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Compliment / Complement–“The difference between the almost right word and the right word is really a large matter—it’s the difference between the lightning bug and the lightning.”  Mark Twain

Check this category every week for a new set of ceaselessly confused, misused or misspelled words to master. Break the cycle of language abuse! 

Many student writers I know use these words interchangeably and are shocked to learn that there is any difference whatsoever between them. Then they get mad that there is yet one more thing that they have to learn.

Thing is, if you don’t know the meanings of the words you’re using, you’ll have trouble communicating with those who do. So, you have two choices.

A) Only use words you know.

B) Learn some new ones.

I like B.

But what happens when you don’t know that you don’t know that word you’ve just used? That’s why I’m here.

So, here we go.

Compliment with an i is praise, usually given freely and honestly.

  • “That’s quite a maneuver you’ve got there, Henry Heimlich!”
  • “Love that toast, Nellie Melba!”
  • “Hey, Ernó Rubik!  Best cube ever!”
  • “Is that your Zamboni? Great job, Frank!”

Compliments are nice things. We like to get them. We should all learn to give them more often. With an i.

Complement with an e is a completer. Hence the e. The two words look alike for a reason.

  • The red shoes and white hat complement the blue dress. (The outfit is complete.)
  • The 30º angle and the 60º angle are complementary because they create a 90º angle. (The two smaller angles complete the larger one—and this is all the math that you are likely to get out of me.)
  • Sometimes a lovely little sorbet is the best complement to a big meal. (The sorbet completes the dinner.)
  •  I’m pretty quiet and you never shut up. You are my perfect complement! (You complete me.)

Time to practice.

Joanie was feeling low, so I decided to shower her with __________every day until she felt better. I told her that her shoes were a nice __________ to her outfit. I told her that her gloves were the perfect __________ to her coat. I told her that her favorite TV show was a great __________ to mine and that we should watch them both. I __________ her for days. And, though she is my best friend and I love her, I was running out of __________ that didn’t sound forced. And still, her mood was blue.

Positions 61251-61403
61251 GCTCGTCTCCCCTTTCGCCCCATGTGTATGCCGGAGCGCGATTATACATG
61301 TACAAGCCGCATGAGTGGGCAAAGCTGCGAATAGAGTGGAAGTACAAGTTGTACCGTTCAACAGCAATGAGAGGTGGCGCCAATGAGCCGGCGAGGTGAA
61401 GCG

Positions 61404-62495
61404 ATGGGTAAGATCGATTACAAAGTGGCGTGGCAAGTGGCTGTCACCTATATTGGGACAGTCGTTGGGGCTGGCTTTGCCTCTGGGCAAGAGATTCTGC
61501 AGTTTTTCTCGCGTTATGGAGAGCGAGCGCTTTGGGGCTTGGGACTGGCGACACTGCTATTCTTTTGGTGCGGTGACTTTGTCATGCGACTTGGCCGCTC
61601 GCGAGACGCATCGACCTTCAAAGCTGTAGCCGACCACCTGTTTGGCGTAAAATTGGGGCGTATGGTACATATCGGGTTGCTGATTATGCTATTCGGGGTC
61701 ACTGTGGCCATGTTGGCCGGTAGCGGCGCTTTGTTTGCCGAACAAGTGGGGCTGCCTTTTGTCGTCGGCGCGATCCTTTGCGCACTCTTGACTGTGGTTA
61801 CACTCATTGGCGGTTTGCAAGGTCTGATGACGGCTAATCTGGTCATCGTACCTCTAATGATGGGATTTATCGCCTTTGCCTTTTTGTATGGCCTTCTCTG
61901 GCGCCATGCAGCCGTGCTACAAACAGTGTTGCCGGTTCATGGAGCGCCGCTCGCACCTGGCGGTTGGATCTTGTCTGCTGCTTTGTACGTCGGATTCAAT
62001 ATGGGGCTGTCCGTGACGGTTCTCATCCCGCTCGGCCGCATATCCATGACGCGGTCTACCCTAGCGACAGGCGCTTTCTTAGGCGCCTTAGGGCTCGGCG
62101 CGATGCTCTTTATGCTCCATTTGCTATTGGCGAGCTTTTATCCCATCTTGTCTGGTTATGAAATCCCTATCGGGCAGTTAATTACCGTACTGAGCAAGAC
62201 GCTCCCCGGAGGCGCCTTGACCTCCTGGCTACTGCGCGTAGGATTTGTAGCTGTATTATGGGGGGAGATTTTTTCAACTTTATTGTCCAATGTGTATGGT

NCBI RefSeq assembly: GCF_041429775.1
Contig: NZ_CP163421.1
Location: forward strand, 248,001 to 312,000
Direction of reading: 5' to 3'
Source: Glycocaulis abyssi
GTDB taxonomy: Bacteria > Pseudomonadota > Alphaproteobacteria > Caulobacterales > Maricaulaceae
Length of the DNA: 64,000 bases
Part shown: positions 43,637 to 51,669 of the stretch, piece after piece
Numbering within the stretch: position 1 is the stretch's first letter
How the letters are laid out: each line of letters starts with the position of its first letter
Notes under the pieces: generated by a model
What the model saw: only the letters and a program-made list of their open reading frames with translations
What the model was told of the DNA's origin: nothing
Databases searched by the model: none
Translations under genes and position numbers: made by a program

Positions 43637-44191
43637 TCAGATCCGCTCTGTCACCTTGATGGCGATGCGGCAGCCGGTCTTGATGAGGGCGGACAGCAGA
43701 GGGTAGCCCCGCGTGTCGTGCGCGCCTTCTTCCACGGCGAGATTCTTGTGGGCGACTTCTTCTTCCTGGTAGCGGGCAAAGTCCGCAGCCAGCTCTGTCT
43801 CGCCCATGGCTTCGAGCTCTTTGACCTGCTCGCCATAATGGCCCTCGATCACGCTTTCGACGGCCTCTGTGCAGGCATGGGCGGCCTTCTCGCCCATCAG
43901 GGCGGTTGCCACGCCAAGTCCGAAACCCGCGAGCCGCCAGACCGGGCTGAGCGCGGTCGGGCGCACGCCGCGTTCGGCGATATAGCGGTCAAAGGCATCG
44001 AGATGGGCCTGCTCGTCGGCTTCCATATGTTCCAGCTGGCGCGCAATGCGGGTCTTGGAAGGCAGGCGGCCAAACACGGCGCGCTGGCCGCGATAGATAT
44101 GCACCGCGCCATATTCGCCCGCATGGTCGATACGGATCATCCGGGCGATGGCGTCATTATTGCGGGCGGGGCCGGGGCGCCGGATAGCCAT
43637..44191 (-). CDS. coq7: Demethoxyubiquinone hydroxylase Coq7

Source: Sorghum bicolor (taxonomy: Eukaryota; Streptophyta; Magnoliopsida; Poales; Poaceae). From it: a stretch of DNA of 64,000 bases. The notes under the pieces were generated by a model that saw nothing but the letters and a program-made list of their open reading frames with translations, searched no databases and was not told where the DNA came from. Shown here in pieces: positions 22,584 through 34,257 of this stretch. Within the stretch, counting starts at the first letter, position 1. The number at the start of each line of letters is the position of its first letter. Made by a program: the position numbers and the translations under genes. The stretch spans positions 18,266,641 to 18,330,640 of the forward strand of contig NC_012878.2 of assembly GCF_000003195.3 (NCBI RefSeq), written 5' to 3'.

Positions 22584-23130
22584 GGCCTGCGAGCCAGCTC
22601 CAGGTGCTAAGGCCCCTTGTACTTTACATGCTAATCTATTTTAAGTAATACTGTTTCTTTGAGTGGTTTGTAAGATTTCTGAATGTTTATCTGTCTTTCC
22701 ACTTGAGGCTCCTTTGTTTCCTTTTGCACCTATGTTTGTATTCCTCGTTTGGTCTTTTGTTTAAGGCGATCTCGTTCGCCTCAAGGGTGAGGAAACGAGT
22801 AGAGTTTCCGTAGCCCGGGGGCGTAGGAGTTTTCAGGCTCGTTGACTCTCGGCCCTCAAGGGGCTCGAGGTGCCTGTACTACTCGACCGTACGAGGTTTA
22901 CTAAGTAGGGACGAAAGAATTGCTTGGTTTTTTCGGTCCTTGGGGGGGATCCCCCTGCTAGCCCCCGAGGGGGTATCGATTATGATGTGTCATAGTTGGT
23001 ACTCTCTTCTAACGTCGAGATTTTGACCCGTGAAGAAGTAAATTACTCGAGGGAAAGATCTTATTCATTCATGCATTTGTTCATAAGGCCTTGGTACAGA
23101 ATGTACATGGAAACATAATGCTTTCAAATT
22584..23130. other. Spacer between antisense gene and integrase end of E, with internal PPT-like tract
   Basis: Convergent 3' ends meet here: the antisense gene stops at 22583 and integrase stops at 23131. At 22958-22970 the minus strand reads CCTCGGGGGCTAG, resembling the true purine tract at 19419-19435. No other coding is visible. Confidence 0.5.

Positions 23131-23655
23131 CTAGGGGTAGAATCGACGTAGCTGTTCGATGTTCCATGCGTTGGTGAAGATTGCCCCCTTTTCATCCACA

Days had gone by.

“Joanie,” I finally asked, “I’ve been trying to raise your spirits with __________ all week. It hasn’t worked. What more can I do”

“Oh, Beth,” she giggled. “It HAS worked—perfectly!”

“Huh?” I replied.

“I LOVE getting __________from you. You give the best __________of anyone I know. I was afraid if I let you know that I felt better, you’d stop.”

“Oh,” I said, miffed. “So you were lying to me. Now I feel bad. I thought we __________each other better than that.”

“We do!” Joanie laughed.

“Well,” I said as I walked away, “then you know that I’ll be expecting a ton of __________from you from now on.”

She caught up with me and linked her arm into mine.

“Done,” she said. “Starting now.”

“I’m listening.”

“You have great taste in friends!”

     (Look for answers on the Lose / Loose page.)